‘Virtual’ Deputies Monitor Border Online

It uses a Web site where users can register for access to several cameras in a program the company calls the Virtual Community Watch.
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It uses a Web site where users can register for access to several cameras in a program the company calls the Virtual Community Watch.

The New York Times posted an item Thursday describing the effort to post live video from the Texas-Mexico border online, letting anyone with an Internet connection help protect the country.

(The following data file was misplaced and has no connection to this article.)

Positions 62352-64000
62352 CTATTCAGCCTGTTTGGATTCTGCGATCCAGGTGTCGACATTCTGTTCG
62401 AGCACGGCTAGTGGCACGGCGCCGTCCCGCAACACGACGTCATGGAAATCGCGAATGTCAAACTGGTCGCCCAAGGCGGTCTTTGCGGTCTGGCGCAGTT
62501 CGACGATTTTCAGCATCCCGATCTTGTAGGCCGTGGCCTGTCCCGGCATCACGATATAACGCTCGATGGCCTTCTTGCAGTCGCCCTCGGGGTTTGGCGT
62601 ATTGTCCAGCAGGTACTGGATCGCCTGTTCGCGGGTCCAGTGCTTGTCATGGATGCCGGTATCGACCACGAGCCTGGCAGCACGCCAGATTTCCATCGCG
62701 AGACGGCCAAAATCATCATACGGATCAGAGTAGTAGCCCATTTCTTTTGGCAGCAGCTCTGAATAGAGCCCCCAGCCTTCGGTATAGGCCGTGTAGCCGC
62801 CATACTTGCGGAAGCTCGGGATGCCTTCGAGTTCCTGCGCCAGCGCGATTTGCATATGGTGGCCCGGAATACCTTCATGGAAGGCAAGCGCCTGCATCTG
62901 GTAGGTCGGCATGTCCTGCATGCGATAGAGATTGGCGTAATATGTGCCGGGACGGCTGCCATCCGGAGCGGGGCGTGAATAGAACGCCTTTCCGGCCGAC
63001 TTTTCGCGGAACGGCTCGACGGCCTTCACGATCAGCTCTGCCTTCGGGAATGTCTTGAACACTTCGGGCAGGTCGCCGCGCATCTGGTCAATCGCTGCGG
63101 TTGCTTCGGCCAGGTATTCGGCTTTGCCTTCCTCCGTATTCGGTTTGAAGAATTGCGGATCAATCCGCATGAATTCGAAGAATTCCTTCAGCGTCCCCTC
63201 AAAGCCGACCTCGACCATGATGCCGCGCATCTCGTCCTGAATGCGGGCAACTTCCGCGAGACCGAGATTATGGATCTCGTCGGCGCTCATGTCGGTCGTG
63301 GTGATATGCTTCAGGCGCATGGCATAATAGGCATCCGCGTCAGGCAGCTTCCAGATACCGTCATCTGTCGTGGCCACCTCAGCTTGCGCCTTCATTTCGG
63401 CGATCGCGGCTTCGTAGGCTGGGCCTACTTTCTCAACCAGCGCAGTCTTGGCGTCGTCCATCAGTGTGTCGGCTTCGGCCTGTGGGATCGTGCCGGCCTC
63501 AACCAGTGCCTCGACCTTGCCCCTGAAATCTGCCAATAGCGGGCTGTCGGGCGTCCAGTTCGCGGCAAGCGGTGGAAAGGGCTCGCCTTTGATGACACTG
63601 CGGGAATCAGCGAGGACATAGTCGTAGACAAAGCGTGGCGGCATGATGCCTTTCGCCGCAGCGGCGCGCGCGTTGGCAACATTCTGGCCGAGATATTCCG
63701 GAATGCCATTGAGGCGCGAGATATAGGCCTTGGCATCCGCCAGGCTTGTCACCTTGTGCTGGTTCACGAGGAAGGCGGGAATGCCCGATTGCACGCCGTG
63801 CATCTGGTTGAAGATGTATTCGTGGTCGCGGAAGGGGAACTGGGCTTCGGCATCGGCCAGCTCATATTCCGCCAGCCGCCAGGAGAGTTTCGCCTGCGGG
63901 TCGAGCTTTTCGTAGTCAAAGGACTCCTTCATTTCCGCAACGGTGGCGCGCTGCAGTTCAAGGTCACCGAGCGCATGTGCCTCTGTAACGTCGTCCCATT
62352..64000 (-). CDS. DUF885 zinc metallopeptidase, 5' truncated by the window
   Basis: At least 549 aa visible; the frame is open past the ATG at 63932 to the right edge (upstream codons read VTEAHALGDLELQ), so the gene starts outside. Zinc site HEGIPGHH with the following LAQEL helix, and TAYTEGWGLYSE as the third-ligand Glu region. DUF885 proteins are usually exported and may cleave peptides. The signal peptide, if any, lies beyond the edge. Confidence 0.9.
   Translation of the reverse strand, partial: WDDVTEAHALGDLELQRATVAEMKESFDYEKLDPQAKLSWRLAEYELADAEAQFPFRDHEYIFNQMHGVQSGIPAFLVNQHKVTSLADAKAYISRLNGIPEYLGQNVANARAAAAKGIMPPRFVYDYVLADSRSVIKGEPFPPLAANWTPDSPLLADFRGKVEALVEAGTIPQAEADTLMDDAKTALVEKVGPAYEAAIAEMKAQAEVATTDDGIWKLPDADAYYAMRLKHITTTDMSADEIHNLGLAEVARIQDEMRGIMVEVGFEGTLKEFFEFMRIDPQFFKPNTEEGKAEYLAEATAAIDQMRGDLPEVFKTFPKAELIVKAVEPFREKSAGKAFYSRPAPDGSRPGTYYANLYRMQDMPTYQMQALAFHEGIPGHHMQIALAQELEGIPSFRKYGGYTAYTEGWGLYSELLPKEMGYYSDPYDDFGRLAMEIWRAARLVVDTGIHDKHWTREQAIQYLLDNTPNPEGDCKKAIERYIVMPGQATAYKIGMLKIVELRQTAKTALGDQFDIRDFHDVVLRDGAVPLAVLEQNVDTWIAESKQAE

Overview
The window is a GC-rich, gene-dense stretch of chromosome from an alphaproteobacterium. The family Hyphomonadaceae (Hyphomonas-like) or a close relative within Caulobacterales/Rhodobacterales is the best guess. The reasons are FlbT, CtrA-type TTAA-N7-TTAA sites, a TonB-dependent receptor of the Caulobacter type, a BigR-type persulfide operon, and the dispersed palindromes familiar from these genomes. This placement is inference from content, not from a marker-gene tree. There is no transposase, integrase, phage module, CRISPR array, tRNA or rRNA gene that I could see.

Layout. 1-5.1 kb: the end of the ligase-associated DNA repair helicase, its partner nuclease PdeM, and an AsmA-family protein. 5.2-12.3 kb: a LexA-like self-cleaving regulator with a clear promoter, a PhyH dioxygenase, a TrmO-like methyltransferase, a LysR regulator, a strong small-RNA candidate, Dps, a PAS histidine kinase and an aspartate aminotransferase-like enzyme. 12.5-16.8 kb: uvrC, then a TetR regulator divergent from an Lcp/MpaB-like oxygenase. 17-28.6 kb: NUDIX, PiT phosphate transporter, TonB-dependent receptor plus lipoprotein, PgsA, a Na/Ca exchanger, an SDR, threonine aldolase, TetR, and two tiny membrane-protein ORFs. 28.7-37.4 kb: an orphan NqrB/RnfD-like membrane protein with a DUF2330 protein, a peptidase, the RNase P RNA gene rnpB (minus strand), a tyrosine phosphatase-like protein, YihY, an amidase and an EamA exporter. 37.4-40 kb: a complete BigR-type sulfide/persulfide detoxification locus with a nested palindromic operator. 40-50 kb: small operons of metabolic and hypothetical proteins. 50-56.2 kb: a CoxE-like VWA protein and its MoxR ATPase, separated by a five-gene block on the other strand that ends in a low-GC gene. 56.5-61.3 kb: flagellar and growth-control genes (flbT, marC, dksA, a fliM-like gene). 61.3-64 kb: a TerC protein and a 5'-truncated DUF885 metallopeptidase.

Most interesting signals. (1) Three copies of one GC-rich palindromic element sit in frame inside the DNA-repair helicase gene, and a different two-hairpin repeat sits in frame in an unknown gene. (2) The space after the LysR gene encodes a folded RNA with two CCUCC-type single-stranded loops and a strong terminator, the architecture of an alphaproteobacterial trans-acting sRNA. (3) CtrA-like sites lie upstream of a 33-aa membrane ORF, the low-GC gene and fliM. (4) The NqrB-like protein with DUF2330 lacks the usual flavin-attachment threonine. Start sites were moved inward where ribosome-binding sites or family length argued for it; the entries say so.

The program was started by the Texas Border Sheriffs Coalition in November. (The Dallas Morning News describes it here.)

It uses a Web site, www.BlueServo.net, where users can register for access to several cameras in a program the company calls the Virtual Community Watch.

The site has an embedded player kicking out 150 kbps video—not the greatest pictures, but enough to see, say, a person crossing a road or a boat crossing a river. It appears to use thermal imaging at night for black-and-white images, with color during the day.

It’s funded by a $2 million state grant, according to the Dallas Morning News.

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